In recent years, our understanding of cancer has increased dramatically and we’ve learnt that cancer medicine works best when it is personalised to individuals. One of the best examples of developing this kind of personalised, precision medicine is trastuzumab. This has helped extend the lives of breast cancer patients with high tumour levels of the HER2 marker, a protein which drives the growth of their cancer. HER2 is also important in a proportion of stomach cancers and NICE approved trastuzumab use in these patients on the NHS under the old end-of-life criteria. Again, this might not have happened under the new draft proposals.
Tackling drug resistance
Innovation is also essential if we are to overcome the massive problem of drug resistance – the most important challenge facing cancer drug discovery and development today. We now know that resistance arises because cancers are extraordinarily variable and versatile in evolving mechanisms to get around the effects of both molecular targeted and conventional drugs.
An example of an innovative approach to tackle resistance is the discovery and development of Hsp90 inhibitors – a totally new type of drug that we, and only a few other research centres worldwide, have pioneered. These inhibitors have the exciting ability to target several different cancer molecular weaknesses at once, and so can overcome or even prevent drug resistance.
It took costly, high-risk research to develop Hsp90 inhibitors and they have progressed from being a poorly appreciated drug target to one of the most actively pursued in the drug industry today. Leading Hsp90 inhibitors have shown very encouraging results in trials of patients with HER2-positive breast cancers that have become resistant to trastuzumab and patients with non-small cell lung cancer who have become resistant to the widely used molecular targeted drugs erlotinib and crizotinib.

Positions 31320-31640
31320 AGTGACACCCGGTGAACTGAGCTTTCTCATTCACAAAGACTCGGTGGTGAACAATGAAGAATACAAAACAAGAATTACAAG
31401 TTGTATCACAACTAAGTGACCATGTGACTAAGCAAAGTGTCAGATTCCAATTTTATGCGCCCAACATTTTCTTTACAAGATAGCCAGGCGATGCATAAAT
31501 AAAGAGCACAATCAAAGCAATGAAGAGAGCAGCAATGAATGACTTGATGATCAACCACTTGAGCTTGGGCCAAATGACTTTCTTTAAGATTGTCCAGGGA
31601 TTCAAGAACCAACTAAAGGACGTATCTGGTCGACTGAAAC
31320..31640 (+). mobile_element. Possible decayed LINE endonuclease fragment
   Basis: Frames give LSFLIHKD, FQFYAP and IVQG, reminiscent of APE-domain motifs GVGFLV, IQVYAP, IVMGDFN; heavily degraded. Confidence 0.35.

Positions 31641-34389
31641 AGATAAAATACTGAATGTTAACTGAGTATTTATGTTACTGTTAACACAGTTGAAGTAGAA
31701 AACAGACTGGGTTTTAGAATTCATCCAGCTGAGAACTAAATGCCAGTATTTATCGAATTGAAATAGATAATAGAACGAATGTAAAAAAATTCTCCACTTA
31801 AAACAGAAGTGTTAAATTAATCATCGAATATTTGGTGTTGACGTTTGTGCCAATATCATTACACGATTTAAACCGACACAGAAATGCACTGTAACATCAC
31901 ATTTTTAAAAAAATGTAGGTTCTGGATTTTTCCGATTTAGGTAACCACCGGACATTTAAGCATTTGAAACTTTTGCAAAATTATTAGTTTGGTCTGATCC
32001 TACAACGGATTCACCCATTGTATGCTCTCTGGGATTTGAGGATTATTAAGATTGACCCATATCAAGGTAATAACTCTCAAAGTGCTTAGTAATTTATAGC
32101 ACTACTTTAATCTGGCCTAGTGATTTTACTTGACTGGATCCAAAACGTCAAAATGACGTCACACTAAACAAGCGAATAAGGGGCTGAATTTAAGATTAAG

It would be very disappointing if this sort of innovation is not rewarded when it comes to deciding if the NHS will pay so that patients can benefit.
Another crucial benefit arising from both the end-of-life criteria and the current guidance that promotes innovation is that drugs originally approved for “end-of-life” use very often turn out, later on, to benefit patients with earlier stage cancer – as noted above with abiraterone. Also, the current system provides an initial route into the NHS for innovative drugs, which can then subsequently be shown to be effective in the harder-to-treat cancers, especially by combining them with other drugs. New drug combinations could hold the key to tackling drug resistance for many cancers and encouraging innovation is critical for this.
The proposed NICE changes could mean a backward step at a crucial point in the history of cancer drug discovery and development, research and development costs of which are of course very high. Clinical trials are the most expensive part and failure in these is still depressingly common. But the high costs and failure rates are mostly a result of the old one-size-fits-all approach where potential drugs are not targeted to the specific molecular characteristics of individual patients.
The costs of developing personalised drugs will eventually fall because clinical trials supporting drug approval will be smarter, smaller and shorter. Instead of relying on a small number of one-size-fits-all blockbusters, companies will have a larger portfolio of lower volume, personalised precision drugs that are targeted to smaller patient populations. The transition to personalised drugs with reduced prices will take time, but this must happen.
Nonetheless, it’s a hugely exciting time, both in basic cancer research and in creative drug discovery and development. We must not let overly restrictive regulation deprive patients of access to innovative and life-prolonging drugs that are being developed now and in the future.